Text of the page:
But despite the similarities between the two shows, there are reasons to believe that 30 Rock can avoid Taxi's fate. For starters, the stature of the talent involved in the production of 30 Rock is greater. Make no mistake, Taxi had a wealth of TV geniuses at its disposal; it's just that the vast majority of them were at a very early stage of their career. Taxi was created by four guys who had served as the producers and executive producers of The Mary Tyler Moore Show: Stan Daniels, David Davis (who also co-created The Bob Newhart Show), Ed. Weinberger (who would later go on to co-create The Cosby Show, and yes, that's how you spell his first name) and James L. Brooks (who would, of course, later go on to write and direct Terms of Endearment, Broadcast News and As Good As It Gets, as well as develop and produce The Simpsons).
In addition, the first four seasons featured writing and producing from Glen & Les Charles and direction from James Burrows (who directed two-thirds of Taxi's episodes), all three of whom would go on to create Cheers. And the writing staff included, at various times, Barry Kemp (future creator of Newhart), Sam Simon (who would later help Brooks develop The Simpsons) and David Lloyd, one of the best TV writers ever, who has probably written some of your favorite episodes of The Mary Tyler Moore Show (including the infamous "Chuckles Bites the Dust"), Cheers and Frasier. He also wrote for Johnny Carson and The Tonight Show from 1963-70.
It was an impressive collection of talent, but as I said earlier, the majority of their best work still lay ahead of them. They would seem to have lacked the power to successfully fight against Taxi's later ratings problems and keep it on the air. This is not necessarily the case with 30 Rock, thanks to two people: Lorne Michaels and Tina Fey.
The relationship between Lorne and NBC is now over 30 years old and fairly complex, since he is now the executive producer of their venerable Saturday night comedy institution/talent factory (and, in this election year, one of their chief sources of watercooler moments), their soon-to-be-flagship late night talk show, and their two-time Emmy-winning primetime comedy. His clout with the network may be as high now as it has ever been, and you have to figure that would make NBC think twice about pissing him off.
So then the question becomes: would Lorne even care if 30 Rock got cancelled? It has seemingly been a long time since Lorne wore his passion on his sleeve for anything, the way he used to do back in the early days of SNL (as documented in the beyond excellent 1986 book Saturday Night: A Backstage History of Saturday Night Live by Doug Hill and Jeff Weingrad). Still, never underestimate the power of Lorne's desire to be even loosely associated with anything that has the whiff of "comedic genius" about it. He was front and center when 30 Rock won the Emmy in 2007, clearly waiting to pounce on the statuette and make sweet, sweet love to it (or perhaps, in tribute to Tracy Jordan, to take it out behind a middle school and get it pregnant). He was conspicuously not front and center for the 2008 award acceptance, possibly because they're still trying to get the stains off of the 2007 statuette.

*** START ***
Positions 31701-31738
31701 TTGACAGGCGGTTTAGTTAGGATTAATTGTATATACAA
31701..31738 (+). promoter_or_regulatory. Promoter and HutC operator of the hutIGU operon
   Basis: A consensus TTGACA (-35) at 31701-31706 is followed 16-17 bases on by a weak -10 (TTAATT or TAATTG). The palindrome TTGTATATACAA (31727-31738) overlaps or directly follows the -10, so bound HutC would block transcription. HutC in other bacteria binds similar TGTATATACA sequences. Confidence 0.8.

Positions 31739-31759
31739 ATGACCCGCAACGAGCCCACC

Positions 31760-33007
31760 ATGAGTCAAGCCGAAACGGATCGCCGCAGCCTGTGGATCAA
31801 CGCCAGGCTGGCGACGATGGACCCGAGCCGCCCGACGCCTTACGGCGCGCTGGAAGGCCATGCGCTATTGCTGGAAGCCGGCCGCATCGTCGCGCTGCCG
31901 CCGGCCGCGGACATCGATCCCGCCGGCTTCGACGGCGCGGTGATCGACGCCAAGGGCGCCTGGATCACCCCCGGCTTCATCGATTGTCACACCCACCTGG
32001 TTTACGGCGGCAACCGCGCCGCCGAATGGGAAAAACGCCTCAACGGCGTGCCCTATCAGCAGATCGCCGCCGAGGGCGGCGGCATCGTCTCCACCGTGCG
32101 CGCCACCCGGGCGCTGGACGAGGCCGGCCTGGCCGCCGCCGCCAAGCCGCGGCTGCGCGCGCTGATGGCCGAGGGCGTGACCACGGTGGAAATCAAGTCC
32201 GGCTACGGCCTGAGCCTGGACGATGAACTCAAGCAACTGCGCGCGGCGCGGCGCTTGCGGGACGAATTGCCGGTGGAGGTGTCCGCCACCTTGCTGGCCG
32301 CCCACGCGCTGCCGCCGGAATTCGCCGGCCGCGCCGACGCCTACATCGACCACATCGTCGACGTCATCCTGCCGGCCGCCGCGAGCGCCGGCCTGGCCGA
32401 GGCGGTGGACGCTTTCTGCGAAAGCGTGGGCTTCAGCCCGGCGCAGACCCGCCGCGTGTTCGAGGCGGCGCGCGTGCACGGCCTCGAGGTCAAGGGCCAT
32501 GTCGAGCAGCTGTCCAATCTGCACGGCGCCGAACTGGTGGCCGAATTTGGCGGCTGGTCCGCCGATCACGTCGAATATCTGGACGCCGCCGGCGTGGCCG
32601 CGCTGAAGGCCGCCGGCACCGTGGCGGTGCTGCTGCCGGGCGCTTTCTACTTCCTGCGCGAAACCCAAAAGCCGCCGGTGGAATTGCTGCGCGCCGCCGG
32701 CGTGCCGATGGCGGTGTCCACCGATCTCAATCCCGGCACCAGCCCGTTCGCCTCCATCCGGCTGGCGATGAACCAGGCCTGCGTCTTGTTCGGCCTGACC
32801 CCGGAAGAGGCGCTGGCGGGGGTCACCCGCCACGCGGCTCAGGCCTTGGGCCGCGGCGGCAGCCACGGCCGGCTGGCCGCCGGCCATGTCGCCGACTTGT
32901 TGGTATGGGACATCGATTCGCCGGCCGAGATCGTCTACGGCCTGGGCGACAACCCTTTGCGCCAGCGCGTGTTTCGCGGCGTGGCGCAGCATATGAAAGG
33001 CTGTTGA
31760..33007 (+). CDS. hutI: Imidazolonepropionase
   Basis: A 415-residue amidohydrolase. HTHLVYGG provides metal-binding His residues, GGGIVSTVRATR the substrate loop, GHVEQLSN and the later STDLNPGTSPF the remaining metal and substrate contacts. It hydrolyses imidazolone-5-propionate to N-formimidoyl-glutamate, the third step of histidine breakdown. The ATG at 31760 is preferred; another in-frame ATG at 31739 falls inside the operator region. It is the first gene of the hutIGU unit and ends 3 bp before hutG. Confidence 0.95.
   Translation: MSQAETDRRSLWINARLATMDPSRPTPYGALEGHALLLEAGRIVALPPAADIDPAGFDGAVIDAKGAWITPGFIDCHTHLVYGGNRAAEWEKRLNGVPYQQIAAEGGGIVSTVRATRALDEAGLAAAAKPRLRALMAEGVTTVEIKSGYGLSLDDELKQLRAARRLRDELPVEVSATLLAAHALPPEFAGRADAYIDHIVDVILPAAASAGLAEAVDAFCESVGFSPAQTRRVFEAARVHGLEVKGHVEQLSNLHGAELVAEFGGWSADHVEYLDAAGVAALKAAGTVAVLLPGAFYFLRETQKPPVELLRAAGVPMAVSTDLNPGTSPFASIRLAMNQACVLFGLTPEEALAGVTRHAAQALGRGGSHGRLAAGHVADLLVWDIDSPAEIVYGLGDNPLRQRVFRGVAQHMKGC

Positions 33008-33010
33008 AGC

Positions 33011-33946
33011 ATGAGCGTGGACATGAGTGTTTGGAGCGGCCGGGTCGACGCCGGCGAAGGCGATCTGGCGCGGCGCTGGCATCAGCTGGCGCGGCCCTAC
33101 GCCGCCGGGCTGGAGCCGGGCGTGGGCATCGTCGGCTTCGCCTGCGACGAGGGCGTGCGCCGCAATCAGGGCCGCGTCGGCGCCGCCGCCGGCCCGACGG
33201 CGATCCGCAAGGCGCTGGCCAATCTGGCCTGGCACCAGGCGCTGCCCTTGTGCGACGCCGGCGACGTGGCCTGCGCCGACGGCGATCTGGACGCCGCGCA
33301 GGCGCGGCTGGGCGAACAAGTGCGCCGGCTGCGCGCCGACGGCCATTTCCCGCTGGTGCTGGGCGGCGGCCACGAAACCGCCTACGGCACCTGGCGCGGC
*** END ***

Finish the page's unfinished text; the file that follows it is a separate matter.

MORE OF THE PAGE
As for Fey, can you think of an NBC star with a higher profile right now? A year ago, you might have been able to make the case for Steve Carell, maybe Hayden Panettiere (too bad about those ratings, yikes), but not now, not when, in the last six months, Fey has starred in a movie that opened #1 at the box office, won multiple Emmy Awards, made a multi-million-dollar book deal and turned an impression of Sarah Palin into perhaps the most notoriety of her entire career. If the events of these last six months don't bring a larger audience to 30 Rock, it's likely nothing will. (Clearly, I'm not the only one who thinks this.) And at the very least, you have to figure that all of this has increased NBC's desire to stay in the Tina Fey business, and keeping the show she created and starred in on the air despite mediocre ratings would be a good way to keep her happy.
30 Rock has two additional feathers in its cap. One, during its second season, it was the fourth most-watched show among viewers with income of $100,000 or more. That's a demographic that any network wants to capture. And two, the cachet of the show's guest stars. As if that list wasn't already bursting with greatness and inspiration (from Jerry Seinfeld to Carrie Fisher to Ghostface Killah), in the upcoming season they'll be adding Steve Martin, Jennifer Aniston, Salma Hayek and, in the biggest coup of all, Oprah Winfrey. (I say that with tremendous apologies to Steve Martin. His is the guest spot I'm most looking forward to, but Oprah's is the one that has the potential to bring in massive ratings. Well, massive for 30 Rock at least.)
Is 30 Rock the new Taxi? In terms of winning a third straight Emmy, yes, I think it can be. In terms of getting cancelled despite that, I'm not yet convinced that it is. However, much like the third season of Taxi was pivotal in that it was the show's first chance to prove itself ratings-wise outside of its cushy time slot, this third season is crucial for 30 Rock. For better or worse, the expectations have been raised.
When the Peabody Board announced 30 Rock's award back in April, they praised the show being "a great workplace comedy in the tradition of The Mary Tyler Moore Show." That show also won three consecutive Outstanding Comedy Series Emmys, but unlike Taxi, it ran for seven seasons until the producers – not the network – decided to end the show on their own terms while it was still creatively and commercially successful. Let's hope that a year from now, the question is no longer whether 30 Rock is the new Taxi, but rather whether it's the new Mary Tyler Moore Show.